That title also earned 100 Thieves North America’s No. 1 seed at the League of Legends World Championship, where the team finished 3-3 in a group featuring the eventual champion, EDward Gaming. VALORANT and League of Legends are some of the most competitive esports in the scene right now, and although 100 Thieves’ placement is hurt for not sealing the deal at a bigger international tournament, a strong presence in both solidified 100 Thieves as one of the best NA organizations of the year.

– Xander Torres

3. Sentinels

Photo credit: Riot Games

Most of Sentinels’ success came from VALORANT. Although they also have teams in Fortnite, Halo and Apex Legends, Sentinels were only highly successful in VALORANT.

Sentinels have been a dominant team throughout the year in VALORANT, save for the very end of the season, where the team started to fall flat. They won the North American Masters tournament and Masters: Reykjavík, one of the biggest victories for a North American team at an international event. They made it out of groups at Masters: Berlin, but they lost in the quarterfinals, and at Champions, they didn’t make it out of groups.

Although they lost their steam later in the year, Sentinels were a powerhouse for most of the year in VALORANT, winning almost every tournament they entered and marking themselves as the team to beat pretty early on in the year.

– Scharnagle

2. Cloud9

Photo credit: Riot Games

Few organizations have strong results across multiple esports, but Cloud9 has always been one of the best in this regard. Between its League of Legends team being the first North American team to advance from the Worlds group stage since 2019 (when Cloud9 also advanced) and its Halo team winning the Halo Championship Series Kickoff Major in Raleigh earlier this month, it’s clear that depth and results were on Cloud9’s side this year.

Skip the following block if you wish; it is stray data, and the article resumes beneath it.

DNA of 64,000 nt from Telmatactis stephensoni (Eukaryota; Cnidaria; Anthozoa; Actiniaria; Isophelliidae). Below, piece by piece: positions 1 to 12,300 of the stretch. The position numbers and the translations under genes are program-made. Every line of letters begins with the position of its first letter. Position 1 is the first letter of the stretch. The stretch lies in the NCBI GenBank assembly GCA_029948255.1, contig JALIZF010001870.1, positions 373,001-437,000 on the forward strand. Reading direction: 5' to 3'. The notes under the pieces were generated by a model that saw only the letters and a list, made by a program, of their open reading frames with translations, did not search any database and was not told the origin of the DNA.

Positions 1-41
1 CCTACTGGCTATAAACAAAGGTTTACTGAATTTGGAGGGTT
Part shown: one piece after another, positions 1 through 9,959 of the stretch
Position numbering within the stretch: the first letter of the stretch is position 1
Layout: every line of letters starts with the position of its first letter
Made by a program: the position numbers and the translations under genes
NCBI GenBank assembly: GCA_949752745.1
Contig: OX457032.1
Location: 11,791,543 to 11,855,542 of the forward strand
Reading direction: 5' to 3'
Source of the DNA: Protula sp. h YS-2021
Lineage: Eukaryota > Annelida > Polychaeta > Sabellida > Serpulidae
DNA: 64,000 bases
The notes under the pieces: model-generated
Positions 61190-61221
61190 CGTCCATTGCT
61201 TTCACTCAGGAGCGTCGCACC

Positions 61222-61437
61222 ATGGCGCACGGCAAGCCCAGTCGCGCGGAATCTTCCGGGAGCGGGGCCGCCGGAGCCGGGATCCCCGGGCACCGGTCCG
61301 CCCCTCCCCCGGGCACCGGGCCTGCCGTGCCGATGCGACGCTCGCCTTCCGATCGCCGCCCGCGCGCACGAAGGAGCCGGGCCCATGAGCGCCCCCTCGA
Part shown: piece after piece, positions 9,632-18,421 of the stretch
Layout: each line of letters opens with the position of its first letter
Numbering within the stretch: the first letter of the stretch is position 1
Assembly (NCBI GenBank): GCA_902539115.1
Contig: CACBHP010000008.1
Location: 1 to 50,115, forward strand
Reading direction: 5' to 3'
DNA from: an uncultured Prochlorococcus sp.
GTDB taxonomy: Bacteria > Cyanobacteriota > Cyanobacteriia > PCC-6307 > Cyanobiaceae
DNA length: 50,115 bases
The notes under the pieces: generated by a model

Cloud9 also enjoyed incredible success in VALORANT this year with Cloud9 White winning all three North American Game Changers tournaments -- also being the only organization to qualify for all three events -- and Cloud9 Blue picking up the slack for North America as the region’s only bracket representative at Champions. Throw in Joseph “Mang0” Marquez’s huge win in Super Smash Bros. Melee at Smash Summit 11 and Cloud9 was not only everywhere in a way most organizations weren’t -- they were winning.

– Torres

1. Envy

Photo credit: Riot Games

No team came close to winning as much in high-profile esports as Envy did. Envy have teams that had good results in VALORANT, Overwatch, Call of Duty, Rocket League, Smash and Halo Infinite.

In VALORANT, they made it to the grand final at Masters: Berlin and were one of the three teams representing North America at Champions. In Overwatch, Envy’s Dallas Fuel finished third overall in the Overwatch League 2021 playoffs and they won the May Melee tournament. In Call of Duty, they finished third at the CDL 2021 Championship and second at Major IV. Envy’s Rocket League roster finished 3rd-4th at the RLCS Season X NA Championship and were one of the five NA teams at the Fall Major.

Recently, their Halo Infinite roster, who are competing under the OpTic Gaming banner, scored 5th-6th in the Halo Championship Series Kickoff Major in Raleigh, which isn’t a bad start for a brand new iteration of Halo esports.

– Scharnagle

Lead photo credit: Riot Games